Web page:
Instead of bravely attempting 
to get in the wheelchairs path
to prevent a hideous accident
they all leapt out of the way.

He was unscathed anyway.

Oh we did have some larks.

His wife, (who I still meet up with regularly for dinner at
The Bay Tree, in Tarrant Street )
still says to this day,
 we made his last few years such fun.

Anyway I totally digressed lovely gent was a great friend of Douglas Ettridge, an artist.
He also, was quite a character, and we often used to go for afternoon tea, with Doug and his wife.

Doug could often be seen driving round the rather small English village of Angmering in a huge American car. 
I do know his work was immensely popular in the US

So here is a little about him....and one of his paintings that is for sale


Douglas Ettridge (1927-2009) was a leading aviation and motoring artist in oil, acrylic, gouache and watercolour, working in both his native Britain and the United States.  Born in north London, as a child he regularly sketched the planes he saw, including the Nazi warplanes over London at the height of the Blitz.  He left school at sixteen and worked for a commercial artist whilst attending night school.  This tuition and support, coupled with his own inherent abilities, enabled him to gain a strong understanding of how to paint almost any subject.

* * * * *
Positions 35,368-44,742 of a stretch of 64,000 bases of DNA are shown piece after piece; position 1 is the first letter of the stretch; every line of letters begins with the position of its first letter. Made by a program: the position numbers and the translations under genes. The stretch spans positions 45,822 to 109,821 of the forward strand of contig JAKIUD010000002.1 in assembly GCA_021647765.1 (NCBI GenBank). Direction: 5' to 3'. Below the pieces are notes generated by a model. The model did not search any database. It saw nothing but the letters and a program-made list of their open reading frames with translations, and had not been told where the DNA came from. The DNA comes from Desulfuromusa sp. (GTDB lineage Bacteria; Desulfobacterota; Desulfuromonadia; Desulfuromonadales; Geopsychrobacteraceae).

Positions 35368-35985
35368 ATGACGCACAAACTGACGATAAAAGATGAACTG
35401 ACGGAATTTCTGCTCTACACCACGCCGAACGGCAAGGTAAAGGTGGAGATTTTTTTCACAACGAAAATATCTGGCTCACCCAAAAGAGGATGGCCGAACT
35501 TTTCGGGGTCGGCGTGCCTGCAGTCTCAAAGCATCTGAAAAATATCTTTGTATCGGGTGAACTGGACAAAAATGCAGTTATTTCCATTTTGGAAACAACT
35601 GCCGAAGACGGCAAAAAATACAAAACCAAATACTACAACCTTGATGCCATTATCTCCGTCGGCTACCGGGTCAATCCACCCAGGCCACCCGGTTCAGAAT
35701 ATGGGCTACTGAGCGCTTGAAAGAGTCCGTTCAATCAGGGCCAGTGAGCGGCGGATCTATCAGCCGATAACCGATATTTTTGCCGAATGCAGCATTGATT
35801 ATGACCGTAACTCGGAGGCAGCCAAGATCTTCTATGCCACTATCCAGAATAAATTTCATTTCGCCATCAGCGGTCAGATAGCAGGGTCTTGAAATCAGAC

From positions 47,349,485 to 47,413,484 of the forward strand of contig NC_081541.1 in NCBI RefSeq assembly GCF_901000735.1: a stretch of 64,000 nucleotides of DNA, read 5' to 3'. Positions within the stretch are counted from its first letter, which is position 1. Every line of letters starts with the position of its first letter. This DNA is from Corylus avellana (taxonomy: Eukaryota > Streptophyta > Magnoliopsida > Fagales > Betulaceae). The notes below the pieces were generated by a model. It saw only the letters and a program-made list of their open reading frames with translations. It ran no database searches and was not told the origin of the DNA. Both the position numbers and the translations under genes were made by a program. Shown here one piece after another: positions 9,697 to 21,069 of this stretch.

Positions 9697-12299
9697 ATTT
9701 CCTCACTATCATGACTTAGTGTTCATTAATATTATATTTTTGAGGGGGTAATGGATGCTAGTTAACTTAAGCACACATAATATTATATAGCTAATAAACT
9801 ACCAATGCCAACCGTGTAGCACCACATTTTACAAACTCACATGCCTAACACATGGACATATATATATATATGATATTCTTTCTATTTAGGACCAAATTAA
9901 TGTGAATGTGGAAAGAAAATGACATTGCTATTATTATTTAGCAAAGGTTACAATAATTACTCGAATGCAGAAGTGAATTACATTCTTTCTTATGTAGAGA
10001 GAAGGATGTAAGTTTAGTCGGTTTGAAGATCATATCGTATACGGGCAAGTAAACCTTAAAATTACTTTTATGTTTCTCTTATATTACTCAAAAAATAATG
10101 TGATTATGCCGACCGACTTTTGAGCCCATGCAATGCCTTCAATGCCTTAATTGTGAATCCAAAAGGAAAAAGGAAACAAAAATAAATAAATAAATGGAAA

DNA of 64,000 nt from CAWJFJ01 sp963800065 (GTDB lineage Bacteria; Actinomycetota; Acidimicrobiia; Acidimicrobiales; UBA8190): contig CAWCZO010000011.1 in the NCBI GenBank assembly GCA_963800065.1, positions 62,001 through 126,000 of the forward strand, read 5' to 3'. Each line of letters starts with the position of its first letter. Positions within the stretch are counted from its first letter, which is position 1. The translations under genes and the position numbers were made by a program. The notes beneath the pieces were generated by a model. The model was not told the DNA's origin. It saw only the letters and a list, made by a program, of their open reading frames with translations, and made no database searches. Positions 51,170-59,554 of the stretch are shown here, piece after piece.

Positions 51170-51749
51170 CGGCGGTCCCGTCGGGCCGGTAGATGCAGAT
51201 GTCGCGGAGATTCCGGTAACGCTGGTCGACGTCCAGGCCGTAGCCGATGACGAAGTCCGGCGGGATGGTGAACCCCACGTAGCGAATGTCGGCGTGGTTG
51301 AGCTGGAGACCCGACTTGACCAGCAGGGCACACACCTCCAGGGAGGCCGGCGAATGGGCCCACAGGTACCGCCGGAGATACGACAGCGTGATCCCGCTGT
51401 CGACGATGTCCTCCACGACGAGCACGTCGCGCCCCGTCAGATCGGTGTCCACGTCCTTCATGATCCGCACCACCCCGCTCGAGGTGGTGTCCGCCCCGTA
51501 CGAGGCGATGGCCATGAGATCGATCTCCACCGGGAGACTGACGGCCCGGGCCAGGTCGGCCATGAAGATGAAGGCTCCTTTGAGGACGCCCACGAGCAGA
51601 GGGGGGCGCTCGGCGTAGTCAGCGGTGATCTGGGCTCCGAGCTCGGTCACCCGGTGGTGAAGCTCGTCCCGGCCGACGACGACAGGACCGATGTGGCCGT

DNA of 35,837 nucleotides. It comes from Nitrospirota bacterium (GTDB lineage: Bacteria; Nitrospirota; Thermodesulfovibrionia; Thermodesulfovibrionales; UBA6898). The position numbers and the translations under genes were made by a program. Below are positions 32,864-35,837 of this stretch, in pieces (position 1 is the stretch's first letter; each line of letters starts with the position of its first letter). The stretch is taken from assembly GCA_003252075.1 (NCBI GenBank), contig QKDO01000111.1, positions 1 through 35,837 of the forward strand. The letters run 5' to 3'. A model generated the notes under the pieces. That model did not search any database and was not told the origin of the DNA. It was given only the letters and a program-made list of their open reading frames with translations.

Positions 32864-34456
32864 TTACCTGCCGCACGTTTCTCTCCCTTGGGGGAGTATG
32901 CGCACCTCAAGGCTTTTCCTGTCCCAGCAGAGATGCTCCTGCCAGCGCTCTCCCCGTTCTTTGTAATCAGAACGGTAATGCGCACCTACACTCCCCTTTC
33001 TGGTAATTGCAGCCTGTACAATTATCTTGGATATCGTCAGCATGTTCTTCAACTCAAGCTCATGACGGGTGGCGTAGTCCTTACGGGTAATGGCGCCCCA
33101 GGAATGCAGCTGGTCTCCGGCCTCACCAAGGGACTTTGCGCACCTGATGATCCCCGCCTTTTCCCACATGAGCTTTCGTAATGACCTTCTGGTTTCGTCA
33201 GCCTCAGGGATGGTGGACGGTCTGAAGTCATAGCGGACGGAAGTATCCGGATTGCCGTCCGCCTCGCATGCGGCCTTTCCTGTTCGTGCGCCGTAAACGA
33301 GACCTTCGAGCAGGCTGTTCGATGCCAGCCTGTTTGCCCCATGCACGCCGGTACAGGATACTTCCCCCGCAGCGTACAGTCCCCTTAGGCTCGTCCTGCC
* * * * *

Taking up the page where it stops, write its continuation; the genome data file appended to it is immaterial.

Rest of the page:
In the 1950s Douglas Ettridge became a prominent member of the newly formed Society of Aviation Artists, whose members held an annual show at The Guildhall, London.  He was in august company as other early members included Gerald Coulson, Terence Cuneo, Roy Nockolds, David Shepherd, Norman Wilkinson and Frank Wootton. He was a member of the London Sketch Club and exhibited also with the Royal Society of Marine Artists.
By the late 1950s he had moved to the United States, and he achieved considerable success as a painter of aeroplanes, balloons, ships and racing cars in that country. He had an annual exhibition in Los Angeles for very nearly fifty years, and for the final twenty years or more that show was held at the Airtel Plaza Hotel at Van Nuys Airport. 
Doug Ettridge had studios for some years in Santa Barbara, California, and at Worplesdon in Surrey. His work was acquired for many important collections in America, including Frank Sinatra, Danny Kaye, John Travolta, Clay Lacy, the San Diego Aerospace Museum, The Museum of Flight, The American Hall of Aviation History, Brazilian Air Ministry, and several major airlines such as Qantas and American Airlines. He was living at Angmering in West Sussex at the time of his death.

Have a great day